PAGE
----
## Tuesday, June 4, 2019

### bash floating point arithmetic evaluation

I need to take two variables and produce a sum.

y=2.0
millDiameter=.75

how do I produce \$y+(\$millDiameter/2.0)

bc, expr, \$((arithmetic)) all fail.

I figured it out (not enough caffeine this morning).  test=`echo "200.0/1.5" | bc`

And yet ystart=`echo "\$millRadius" | bc`

where millRadius is .375, works on bash line, but produces
syntax error near unexpected token '|'
in the script.

Unmatched ` and "

#### 4 comments:

1. Clayton, try this:
rick@resonance:~\$ v=\$(echo "y=2.0;m=0.75;y+(m/2.0)" | bc -l)
rick@resonance:~\$ echo \$v
2.37500000000000000000

You need the -l for the floating-point division to work properly; otherwise v is set to 2.0.

2. Rick: thanks but adding -l gives syntax error and does not seem to be needed for floats.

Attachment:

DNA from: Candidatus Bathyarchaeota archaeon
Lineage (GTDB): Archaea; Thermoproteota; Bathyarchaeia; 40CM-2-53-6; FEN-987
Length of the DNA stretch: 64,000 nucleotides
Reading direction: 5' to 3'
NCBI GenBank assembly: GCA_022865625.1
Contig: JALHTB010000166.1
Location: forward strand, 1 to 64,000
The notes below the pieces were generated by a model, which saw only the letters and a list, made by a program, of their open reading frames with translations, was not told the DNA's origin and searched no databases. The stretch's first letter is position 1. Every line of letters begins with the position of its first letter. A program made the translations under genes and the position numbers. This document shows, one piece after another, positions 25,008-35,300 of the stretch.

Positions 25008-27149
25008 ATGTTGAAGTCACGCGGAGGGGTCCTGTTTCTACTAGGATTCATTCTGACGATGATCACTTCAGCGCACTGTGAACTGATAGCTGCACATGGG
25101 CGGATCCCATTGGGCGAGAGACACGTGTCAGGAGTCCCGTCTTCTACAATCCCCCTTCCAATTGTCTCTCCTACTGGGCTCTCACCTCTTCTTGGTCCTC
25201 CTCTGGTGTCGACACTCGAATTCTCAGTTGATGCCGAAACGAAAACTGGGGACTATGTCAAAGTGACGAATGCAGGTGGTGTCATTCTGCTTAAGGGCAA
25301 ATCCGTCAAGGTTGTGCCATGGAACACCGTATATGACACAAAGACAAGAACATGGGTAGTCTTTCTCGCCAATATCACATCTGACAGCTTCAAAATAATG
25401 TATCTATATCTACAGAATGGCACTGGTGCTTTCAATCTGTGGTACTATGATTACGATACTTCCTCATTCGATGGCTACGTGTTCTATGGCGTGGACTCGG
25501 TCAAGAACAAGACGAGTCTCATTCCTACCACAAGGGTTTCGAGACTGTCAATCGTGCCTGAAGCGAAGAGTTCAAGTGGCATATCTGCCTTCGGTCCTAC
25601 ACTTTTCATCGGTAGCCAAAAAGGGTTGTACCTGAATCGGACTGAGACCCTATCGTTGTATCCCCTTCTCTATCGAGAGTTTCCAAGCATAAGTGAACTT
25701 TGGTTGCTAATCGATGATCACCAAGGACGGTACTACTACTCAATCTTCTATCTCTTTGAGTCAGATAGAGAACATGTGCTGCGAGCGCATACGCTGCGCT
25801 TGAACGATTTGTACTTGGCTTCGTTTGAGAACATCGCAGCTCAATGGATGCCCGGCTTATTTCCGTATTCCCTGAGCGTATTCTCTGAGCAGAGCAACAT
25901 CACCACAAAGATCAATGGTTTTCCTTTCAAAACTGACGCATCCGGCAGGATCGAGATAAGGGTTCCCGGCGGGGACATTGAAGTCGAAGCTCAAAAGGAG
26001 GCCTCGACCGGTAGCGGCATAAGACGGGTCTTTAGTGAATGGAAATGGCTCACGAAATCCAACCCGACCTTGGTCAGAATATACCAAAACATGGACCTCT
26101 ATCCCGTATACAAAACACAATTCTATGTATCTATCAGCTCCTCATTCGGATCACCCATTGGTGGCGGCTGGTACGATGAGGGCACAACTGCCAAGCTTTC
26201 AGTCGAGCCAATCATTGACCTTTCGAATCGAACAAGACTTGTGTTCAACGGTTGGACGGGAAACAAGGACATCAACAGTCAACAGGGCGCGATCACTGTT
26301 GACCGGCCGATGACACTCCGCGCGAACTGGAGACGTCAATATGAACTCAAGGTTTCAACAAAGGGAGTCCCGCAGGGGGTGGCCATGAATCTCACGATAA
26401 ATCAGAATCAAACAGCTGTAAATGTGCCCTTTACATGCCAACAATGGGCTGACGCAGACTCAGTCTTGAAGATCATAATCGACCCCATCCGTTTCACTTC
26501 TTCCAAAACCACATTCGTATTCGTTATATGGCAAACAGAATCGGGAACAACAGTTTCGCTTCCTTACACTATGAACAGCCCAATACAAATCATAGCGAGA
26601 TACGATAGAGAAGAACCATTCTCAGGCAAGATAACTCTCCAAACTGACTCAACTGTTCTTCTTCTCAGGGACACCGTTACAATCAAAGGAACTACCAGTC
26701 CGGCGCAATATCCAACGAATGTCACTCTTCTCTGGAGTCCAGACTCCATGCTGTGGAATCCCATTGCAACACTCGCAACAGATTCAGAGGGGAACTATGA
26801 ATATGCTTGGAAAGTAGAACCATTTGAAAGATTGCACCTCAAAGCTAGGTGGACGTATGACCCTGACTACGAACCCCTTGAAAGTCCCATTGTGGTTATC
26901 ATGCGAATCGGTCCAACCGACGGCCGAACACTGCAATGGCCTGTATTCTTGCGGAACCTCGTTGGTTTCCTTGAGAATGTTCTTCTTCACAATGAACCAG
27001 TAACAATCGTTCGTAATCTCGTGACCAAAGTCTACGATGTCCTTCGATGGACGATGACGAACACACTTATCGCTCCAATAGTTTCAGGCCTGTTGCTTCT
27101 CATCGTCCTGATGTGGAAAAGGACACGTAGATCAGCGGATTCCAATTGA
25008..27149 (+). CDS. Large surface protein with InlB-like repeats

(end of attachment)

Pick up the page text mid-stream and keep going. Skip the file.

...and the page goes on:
3. I've gotten to where I use \$() instead of ``; it helps with the mismatched quotes.

As for your claim that -l didn't work, that was weird, but I don't have linux system handy at the moment so I used Ubuntu 18.04.2 LTS under WSL, and the example I gave was tested and worked for me. Go figure. To clarify my first comment, without the -l, bc seemed to do the division, truncate the result to an integer, and then convert the integer to a float:

rick@resonance:~\$ echo \$(echo "y=2.0;m=0.75;y+(m/2.0)" | bc -l)
2.37500000000000000000
rick@resonance:~\$ echo \$(echo "y=2.0;m=0.75;y+(m/2.0)" | bc)
2.0

I don't have an explanation for why it worked differently for me.

4. Rick: -l was needed for one of the calculations but not the other and both were floating point.